Archive - July 2012

1
“Early Days of the Peace Corps” still available free to RPCVs
2
Looking for a few Good Reviewers
3
The 40 Best Peace Corps Blogs
4
Good News From Harambee!
5
May 2012 New Peace Corps Books
6
Review of William J. Hemminger's African Son

“Early Days of the Peace Corps” still available free to RPCVs

One of the commerative events for the 50th Anniversary was a Panel discussion on March 17, 2011  “The early years of the Peace Corps”, featuring a great speech by  Bill Moyer. This is a good time to be reminded of those days and those men who first made the unique organization possible.  This is a good time because Peace Corps is facing a possible reorganization. It is still possible for RPCVs to obtain a free DVD copy. Karen Chaput, the Director of Video Production in the Peace Corps Office of Communication is currently on maternity leave. In her absence, Lee Gillenwater is the person to contact at this email to request a copy. Cut and paste this email address into your browser. lgillenwater@peacecorps.gov

Read More

Looking for a few Good Reviewers

I am always in the need of anyone who would like to review books for our site: www.peacecorpsworldwide.org. If you are up to reviewing novels, non-fiction, poetry, memoirs, etc., please let me know. I’ll send you the book (that’s you payment, small but nice) with a letter of instruction. Just let me know the type of book(s) that interest you. For example. On my desk today, I have The South American Expeditions, 1540-1545 written by Alvar Nunz Cabeza de Vaca (translated with notes by RPCV Baker H. Morrow), The Chinatown War: Chinese Los Angeles and the Massacre of 1871 written by RPCV Scott Zesch, and The Immanence of God in the Tropics (Stories) by RPCV Rosen. We only review books by RPCVs and I get 2-3 a week. One thing about RPCVs….they have a lot to say! The books self published and academically published, as well as, commercially published. I . . .

Read More

The 40 Best Peace Corps Blogs

[This is from Online Education Database (OEDb). The site helps students find the most convenient, valuable, and relevant education programs to fulfill their academic and career objectives. Our site: www.peacecorpsworldwide.org  is # 14 on the list. The NPCA site comes in at # 27. It’s a fun listing of many (but certainly not all!) PCV blogs. The 40 Best Peace Corps Blogs For recent (and not-so-recent) college graduates who find themselves drawn toward using their educations in the service of humanity, the Peace Corps might seem an appealing prospect. Since 1961, it has sent Americans abroad in order to nurture education, the environment, public health, agriculture, housing, and other necessities in parts of the world with few resources, squelching political atmospheres, and worse. It’s not a perfect system by any stretch of the imagination, but plenty of volunteers end their Peace Corps stints having affected positive change in an often . . .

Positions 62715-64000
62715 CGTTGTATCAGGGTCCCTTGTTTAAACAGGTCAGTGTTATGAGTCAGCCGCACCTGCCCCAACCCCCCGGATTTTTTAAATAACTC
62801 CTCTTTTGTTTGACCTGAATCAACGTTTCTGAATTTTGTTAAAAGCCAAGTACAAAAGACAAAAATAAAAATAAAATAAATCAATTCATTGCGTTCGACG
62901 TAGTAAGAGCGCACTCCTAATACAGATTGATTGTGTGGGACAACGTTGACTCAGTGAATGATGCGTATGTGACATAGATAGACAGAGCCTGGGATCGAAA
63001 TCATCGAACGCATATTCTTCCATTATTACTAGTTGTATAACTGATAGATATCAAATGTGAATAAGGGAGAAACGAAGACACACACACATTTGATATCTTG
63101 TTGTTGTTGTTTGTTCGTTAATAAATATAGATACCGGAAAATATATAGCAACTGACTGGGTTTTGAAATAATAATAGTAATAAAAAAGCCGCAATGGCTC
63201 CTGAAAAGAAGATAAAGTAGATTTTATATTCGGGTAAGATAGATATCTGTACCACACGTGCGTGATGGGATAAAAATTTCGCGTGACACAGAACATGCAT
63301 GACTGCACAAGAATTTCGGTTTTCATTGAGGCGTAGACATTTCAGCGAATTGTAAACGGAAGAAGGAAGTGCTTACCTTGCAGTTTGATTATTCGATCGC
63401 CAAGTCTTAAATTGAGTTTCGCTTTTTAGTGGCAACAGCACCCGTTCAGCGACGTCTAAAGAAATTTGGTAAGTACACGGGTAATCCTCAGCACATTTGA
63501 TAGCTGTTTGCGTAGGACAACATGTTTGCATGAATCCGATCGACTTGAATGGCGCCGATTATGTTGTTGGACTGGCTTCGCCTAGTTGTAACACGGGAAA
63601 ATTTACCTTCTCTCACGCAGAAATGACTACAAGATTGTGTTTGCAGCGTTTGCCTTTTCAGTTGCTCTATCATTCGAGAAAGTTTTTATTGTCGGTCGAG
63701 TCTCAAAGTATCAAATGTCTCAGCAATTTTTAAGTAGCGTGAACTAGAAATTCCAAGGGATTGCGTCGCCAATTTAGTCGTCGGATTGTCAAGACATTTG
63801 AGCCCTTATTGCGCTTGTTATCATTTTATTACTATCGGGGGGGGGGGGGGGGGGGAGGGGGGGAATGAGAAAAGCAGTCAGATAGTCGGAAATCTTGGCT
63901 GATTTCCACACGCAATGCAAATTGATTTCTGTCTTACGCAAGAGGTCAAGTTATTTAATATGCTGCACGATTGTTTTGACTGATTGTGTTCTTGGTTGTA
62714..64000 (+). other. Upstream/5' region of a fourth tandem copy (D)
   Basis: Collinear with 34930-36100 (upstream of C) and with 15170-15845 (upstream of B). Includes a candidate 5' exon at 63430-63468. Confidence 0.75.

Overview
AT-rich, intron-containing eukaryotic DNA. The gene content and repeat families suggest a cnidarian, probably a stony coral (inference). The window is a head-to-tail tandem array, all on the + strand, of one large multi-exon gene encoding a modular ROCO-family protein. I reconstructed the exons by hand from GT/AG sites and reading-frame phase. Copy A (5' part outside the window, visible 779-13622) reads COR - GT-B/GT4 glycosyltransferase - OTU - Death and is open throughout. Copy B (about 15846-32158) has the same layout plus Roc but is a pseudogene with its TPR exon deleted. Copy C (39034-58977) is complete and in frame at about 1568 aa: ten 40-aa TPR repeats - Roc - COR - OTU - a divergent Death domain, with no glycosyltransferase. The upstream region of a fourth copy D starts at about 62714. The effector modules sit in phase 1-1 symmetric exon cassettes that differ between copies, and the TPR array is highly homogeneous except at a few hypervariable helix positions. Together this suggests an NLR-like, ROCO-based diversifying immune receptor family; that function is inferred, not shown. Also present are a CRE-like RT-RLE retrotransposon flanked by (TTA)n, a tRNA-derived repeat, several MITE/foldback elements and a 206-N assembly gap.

Read More

Good News From Harambee!

You might remember that I posted a call for RPCVs to vote for Jasperdean Kobes (Ethiopia 1962-64). Jasperdean needed 250 votes to qualify a small business grant. I just heard from Jasperdean, who writes: GOOD NEWS!! We received 272 votes by midnight on Saturday, June 30th. We are now eligible to be considered for one of the 12 small business grants ($250,000) that will be awarded by Chase and Living Social in September.  Thanks so much for posting our request on your blog.  Thanks so much to everyone who voted for us. The votes came from various parts of our community: our customers; our friends and colleagues; our suppliers in Kenya, Tanzania, and Ghana; and our Kenyan friends in Reading and Allentown, PA.  Getting out the voting for us in 72 hours was definitely an example of “HARAMBEE” – which literally means “all pulling together” in Swahili.  Once again, we thank everyone who . . .

Read More

May 2012 New Peace Corps Books

• The Lower River (novel) by Paul Theroux (Malawai 1963-65) Houghton Mifflin Harcourt, $25 pages May 2012 Lost and Found in Macedonia: A Journey to Unexpected Places by Marilyn Wheeler (Macedonia 2004–06) Park Place Publications price pages 2012 Dodging Machetes: How I Survived Forbidden Love, Bad Behavior, and the Peace Corps in Fiji by Will Lutwick (Fiji 1968-70) Peace Corps Writers price: $15.95 pages: 266 2012 Sendero: the Path Back (Novel) John G. Rouse III (Peru 1966-68; Ecuador APCD 1971-72); DR Republic APCD 1972-74) CreateSpace, $9.45; Kindle $1.15 301 pages April 2012 African Son William J. Hemminger (Senegal 1973-75) University Press of America $24.99 104 pages 2012 Cooper’s Promise by Timothy Jay Smith (Program Consultant: Poland, Estonia, Latvia, Lithuania, Russia, Ukraine and Armenia) iUniverse, $15.95 209 pages April, 2011 The Labyrinth (Children’s Book (Ages 4-8) by Thomas Weck (Ethiopia 1965-67) and Peter Weck Lima Bear Press, $15.95 40 pages August . . .

Read More

Review of William J. Hemminger's African Son

African Son William J. Hemminger (Senegal 1973–75) University Press of America, $24.95 104 pages 2012 Review by Leita Kaldi Davis (Senegal 1993–96) WILLIAM HEMMINGER, PH.D. IS LEARNED AND GIFTED in many areas, as a poet, pianist/composer, teacher, translator and gardener. He has a great mind, yet what comes through in African Son is his heart. This is a man who knows how to love. He writes tenderly about his wife, Jill, his daughters Molly and Johanna and, most delightfully, he writes with sympathetic love about the many Africans he meets on his journeys, from Senegal, where he was a Peace Corps Volunteer, to Malawi and Cameroon, where he was a Fulbright scholar, and to Zimbabwe and Madagascar as a visiting academician. Hemminger is a poetic, masterful writer. The opening sentence in African Son is “The death of a child is the worst, and I felt somehow responsible.” He’s talking about . . .

Read More

Copyright © 2019. Peace Corps Worldwide.